The Department of Environment and Natural Resources (DENR) is willing to extend technical assistance to local government units (LGUs) to help them get rid of illegal dumpsites that pose significant threats to the environment and public health.
"We are here to help the LGUs comply with the law that strictly bans all forms of open dumping," DENR Secretary Roy A. Cimatu said, referring to Republic Act No. 9003 or the Ecological Solid Waste Management Act of 2000.
Cimatu said the DENR, through its Environmental Management Bureau (EMB), would closely coordinate with LGUs in the formulation of closure plans for these dumpsites.
As partners for change with LGUs, the DENR will ensure the protection of the environment and well-being of the people, Cimatu said.
He added that the EMB was also ready to provide technical advice to LGUs in coming up with their respective 10-year solid waste management plans, as mandated by RA 9003.
The 17-year-old law provides the legal framework for the country's systematic and comprehensive ecological solid waste management program that ensures the protection of public health and the environment.
It underscores, among other things, the need to create institutional mechanisms and incentives, as well as imposes penalties for acts in violation of any of its provisions.) � is this part you want to be deleted?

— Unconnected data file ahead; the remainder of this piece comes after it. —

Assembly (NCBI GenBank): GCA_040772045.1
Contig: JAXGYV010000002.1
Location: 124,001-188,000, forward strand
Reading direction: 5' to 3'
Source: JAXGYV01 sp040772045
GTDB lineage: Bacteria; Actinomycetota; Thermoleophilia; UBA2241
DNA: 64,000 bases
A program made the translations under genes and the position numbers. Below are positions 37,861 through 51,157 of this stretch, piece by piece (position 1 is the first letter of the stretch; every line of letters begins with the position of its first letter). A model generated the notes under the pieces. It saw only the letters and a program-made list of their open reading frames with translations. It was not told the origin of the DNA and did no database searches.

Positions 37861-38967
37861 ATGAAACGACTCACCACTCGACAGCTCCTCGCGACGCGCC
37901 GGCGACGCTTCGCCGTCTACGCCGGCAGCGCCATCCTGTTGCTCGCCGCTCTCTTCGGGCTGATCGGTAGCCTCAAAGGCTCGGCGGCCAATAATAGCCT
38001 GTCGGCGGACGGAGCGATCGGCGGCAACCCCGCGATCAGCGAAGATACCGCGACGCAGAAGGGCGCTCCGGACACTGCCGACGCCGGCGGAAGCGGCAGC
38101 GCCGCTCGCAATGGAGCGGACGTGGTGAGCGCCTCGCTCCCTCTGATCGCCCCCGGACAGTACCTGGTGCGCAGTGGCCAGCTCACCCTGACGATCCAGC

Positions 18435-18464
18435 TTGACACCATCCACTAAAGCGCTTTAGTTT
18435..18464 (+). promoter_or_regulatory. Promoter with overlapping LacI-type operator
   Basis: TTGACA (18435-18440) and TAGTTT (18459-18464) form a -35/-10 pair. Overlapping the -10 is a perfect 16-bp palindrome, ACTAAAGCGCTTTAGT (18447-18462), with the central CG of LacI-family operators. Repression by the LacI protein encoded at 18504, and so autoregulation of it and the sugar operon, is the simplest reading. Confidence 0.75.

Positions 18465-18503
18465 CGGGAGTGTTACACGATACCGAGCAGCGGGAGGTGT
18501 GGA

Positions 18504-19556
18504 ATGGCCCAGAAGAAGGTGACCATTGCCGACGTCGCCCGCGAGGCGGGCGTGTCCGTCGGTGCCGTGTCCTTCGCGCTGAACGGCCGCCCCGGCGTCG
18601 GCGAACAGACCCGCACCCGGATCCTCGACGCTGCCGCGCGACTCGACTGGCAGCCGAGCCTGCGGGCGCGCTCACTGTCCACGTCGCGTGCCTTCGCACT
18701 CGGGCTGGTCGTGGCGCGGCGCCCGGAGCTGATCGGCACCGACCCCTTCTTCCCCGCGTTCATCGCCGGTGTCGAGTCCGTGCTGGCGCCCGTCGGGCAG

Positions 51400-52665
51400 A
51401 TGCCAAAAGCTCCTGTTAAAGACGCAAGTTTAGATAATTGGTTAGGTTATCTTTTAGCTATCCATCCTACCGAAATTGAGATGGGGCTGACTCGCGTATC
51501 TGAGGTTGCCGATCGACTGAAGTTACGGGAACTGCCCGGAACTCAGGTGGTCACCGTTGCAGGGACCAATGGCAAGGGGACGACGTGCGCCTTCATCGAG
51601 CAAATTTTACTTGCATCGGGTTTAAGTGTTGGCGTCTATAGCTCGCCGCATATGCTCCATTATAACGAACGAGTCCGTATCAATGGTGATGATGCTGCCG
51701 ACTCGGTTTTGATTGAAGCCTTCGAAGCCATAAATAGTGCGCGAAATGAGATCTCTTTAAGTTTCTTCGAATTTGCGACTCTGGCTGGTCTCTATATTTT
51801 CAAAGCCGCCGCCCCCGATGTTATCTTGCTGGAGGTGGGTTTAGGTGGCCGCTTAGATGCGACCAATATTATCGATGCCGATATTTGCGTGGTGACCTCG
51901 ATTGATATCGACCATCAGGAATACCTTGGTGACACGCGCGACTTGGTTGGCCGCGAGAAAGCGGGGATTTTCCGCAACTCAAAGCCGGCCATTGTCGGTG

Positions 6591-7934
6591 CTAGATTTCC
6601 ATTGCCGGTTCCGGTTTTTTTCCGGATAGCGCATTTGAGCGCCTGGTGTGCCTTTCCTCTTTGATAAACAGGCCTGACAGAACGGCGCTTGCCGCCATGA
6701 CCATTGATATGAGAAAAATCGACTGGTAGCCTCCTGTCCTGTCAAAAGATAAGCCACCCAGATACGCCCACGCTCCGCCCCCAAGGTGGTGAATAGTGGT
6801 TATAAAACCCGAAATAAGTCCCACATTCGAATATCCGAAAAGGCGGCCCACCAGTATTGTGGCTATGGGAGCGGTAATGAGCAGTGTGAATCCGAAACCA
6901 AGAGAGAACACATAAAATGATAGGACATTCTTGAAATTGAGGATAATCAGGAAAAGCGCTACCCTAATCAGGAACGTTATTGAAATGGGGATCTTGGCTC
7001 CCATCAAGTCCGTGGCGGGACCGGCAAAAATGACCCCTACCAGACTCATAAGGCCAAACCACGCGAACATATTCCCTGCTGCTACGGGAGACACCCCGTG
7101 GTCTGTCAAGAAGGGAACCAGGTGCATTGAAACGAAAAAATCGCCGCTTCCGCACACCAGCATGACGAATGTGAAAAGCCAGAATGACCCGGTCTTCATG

Under the DENR guidelines, cities and municipalities are required to come up with a closure plan for illegal dumpsites, which include site clearing, relocation of informal settlers living within the area, site grading and stablization of critical slopes, application and maintenance of soil cover, and leachate management.
Provincial environment and natural resources offices (PENROs) and community environment and natural resources offices (CENROs) are tasked to reach out to LGUs before, during and after the closure of illegal dumpsites.
During post-closure, PENROs and CENROs will continue the monitoring and update the existing database on open dumpsites.
The DENR will also reinforce programs, such as the establishment of materials recovery facilities or MRFs and the conversion of waste to energy to aid in resolving waste disposal issues.
According to a study conducted by the National Solid Waste Management Commission, every person living in Metro Manila produces 0.7 kilogram of waste daily.
With an estimated population of 13 million, the total waste generated in the metropolis could run up to 9,200 metric tons (MT) per day; 276,900 MT per month, or 3.3 million MT per year.
Insects and pests in open dumpsites are disease vectors, while leachate from solid waste can contaminate groundwater tables and surface waters.
Methane gases from dumpsites could affect the health of exposed populations and contribute to global warming.
Source: Department of Environment and Natural Resources